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May 26, 2004

Aim For The Head

Hidden Perfect Games Mailbag

by Keith Woolner

Leave it to Randy Johnson to ruin a perfectly good trivia question. At the end of my previous article on "Hidden Perfect Games," I included a trivia question on the remaining pitcher who tossed two perfect games (hidden or not), having already named Pedro Martinez and Tom Browning. In the meantime, Randy Johnson threw an "official" perfect game on May 18th, to go along with a hidden perfect game in 1998, to add his name to list of those attaining multiple perfection. In response to the original question, many people sent in their guesses:

As you've probably surmised, none of these guesses were correct. Blyleven was the most common guess, although I noted earlier in the article that he had thrown a hidden perfect game, and one of the hints was that the pitcher hadn't been mentioned in the column. Roger Clemens was the second-most common guess, but The Rocket has not had a hidden perfect game in his career.

M.D. also wrote in:

"You have David Wells on your list of "hidden perfect games", but then you say that only one pitcher (Browning) had both a regular perfect game and a hidden perfect game. Wells should also be on that list since he also pitched a regular perfect game."

That was my mistake, M.D. Wells' only perfect game, hidden or otherwise, was his 1998 gem. I should have left him out of the list of pitchers who threw a strictly "hidden" (i.e., not otherwise recognized) perfect game.

The answer to the trivia question that I was looking for was Dennis Eckersley. The first reader to respond with that answer I was looking for was Dave Mitchell. Congrats, Dave!

However, I must confess that a mistake in my own research that eliminates Eckersley as qualifying. The aptly named Wayne Pitcher, brought it to my attention:

"My educated guess as to the identity of the pitcher who pitched two hidden perfect games is Dennis Eckersley, in 1977. I'm not sure if one of his hidden perfect games was truly perfect--he faced the minimum number of batters for a 34-batter stretch over May 30 vs. California (his no-hitter) and June 3 vs. Seattle, but Bobby Bonds reached base on a wild pitch 3rd strike in the 8th of the May 30 game, though Don Baylor subsequently grounded into a double play."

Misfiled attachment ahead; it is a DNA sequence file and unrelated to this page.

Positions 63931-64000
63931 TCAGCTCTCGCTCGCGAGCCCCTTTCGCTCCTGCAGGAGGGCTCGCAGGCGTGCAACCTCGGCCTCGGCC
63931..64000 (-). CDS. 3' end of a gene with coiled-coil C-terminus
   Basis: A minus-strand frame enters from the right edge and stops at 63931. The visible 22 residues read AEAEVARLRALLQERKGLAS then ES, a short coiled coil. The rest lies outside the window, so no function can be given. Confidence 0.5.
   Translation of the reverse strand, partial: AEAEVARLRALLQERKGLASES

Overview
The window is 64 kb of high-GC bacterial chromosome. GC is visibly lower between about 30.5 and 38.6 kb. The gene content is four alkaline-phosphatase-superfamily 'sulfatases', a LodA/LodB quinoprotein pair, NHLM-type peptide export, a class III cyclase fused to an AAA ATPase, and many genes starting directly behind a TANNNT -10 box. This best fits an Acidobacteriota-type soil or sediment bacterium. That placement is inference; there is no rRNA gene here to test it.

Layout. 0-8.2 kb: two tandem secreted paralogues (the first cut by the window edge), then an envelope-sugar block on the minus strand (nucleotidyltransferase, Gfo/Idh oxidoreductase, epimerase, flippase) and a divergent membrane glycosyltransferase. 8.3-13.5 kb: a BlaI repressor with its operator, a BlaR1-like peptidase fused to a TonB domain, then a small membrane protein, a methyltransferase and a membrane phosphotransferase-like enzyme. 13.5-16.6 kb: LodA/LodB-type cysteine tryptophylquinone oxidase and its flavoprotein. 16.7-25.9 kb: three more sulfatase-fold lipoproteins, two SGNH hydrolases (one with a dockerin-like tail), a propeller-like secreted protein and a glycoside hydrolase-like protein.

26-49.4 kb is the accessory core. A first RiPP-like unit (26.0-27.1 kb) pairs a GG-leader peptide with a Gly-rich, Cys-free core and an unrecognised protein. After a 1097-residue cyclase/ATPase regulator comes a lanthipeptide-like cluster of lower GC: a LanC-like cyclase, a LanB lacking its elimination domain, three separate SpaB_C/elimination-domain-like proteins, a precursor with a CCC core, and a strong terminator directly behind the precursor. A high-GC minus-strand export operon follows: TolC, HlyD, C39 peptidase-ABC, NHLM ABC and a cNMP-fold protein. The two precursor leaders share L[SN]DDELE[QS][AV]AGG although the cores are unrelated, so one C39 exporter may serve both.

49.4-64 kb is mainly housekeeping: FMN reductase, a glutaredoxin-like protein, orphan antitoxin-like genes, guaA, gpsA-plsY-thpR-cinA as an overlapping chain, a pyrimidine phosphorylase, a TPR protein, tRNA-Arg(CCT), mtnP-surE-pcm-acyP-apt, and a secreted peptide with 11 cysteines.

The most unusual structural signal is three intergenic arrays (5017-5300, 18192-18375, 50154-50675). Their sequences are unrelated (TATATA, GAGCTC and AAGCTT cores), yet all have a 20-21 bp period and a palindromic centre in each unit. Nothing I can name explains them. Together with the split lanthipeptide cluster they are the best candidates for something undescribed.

Wayne is exactly right. The computer script I wrote to search for hidden perfect games failed to recognize this case correctly, and thus I wrongly credited Eckersley with two hidden perfect games in 1977. Similarly, Don Robinson was on my original list of hidden perfect game pitchers (albeit not one I mentioned in the article), but he also had a strikeout/wild pitch combo 12 outs into the streak, allowing Alex Trevino to reach first base safely. Trevino then stole a base, perhaps making Robinson's close call somewhat less "perfect" than Eckersley's, where the runner was eliminated on a double play by the next batter.

Sticklers for detail may want to know that Bert Blyleven actually allowed a stolen base during his hidden perfect game. Blyleven's streak started when he struck out Reggie Jackson for the first out in the 2nd inning on June 19th, 1985. But the leadoff batter that inning, Daryl Sconiers, had actually singled, was stole second while Jackson struck out. Sconiers was stranded at second, and Blyleven went on to retire every batter he faced until surrendering a single to Jerry Narron on June 24th.

One of the more interesting responses to the article came in from Bryce Chackerian, who wrote in on April 28th:

"Fun article on hidden perfect games. I noticed that Tim Harrikala is working on his own perfect game. He's retired all 17 hitters that he's faced this year. The interesting thing is that his last appearance in the majors prior to 2004 was on May 26, 1999. He pitched 2 innings for the Red Sox, and after giving up 2 runs on three hits in the eighth inning, he finished strong, retiring the side in the ninth. So, he's retired 21 straight over a span of 5 years! I'm hoping that he retires the next 6, setting a record time elapsed and making him arguably the worst pitcher ever to set down 27 in a row."

Alas, Bryce wrote in on May 3rd with a folloup:

"In case you're interested, Harrikala didn't quite make it (a hidden perfect game). After pitching 1.7 innings in Saturday's first game without yielding a baserunner (making 26 batters straight over a span of 5 years), he walked a Brave. Too bad, it would have been a great story."

Agreed, Bryce. Thanks to you and everyone else who wrote in.

Keith Woolner is an author of Baseball Prospectus. 
Click here to see Keith's other articles. You can contact Keith by clicking here

Related Content:  Perfect Game,  Perfect Games

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<< Previous Article
Premium Article Prospectus Today: Stro... (05/26)
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Aim For The Head: Hidd... (04/27)
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Aim For The Head: Supp... (09/13)
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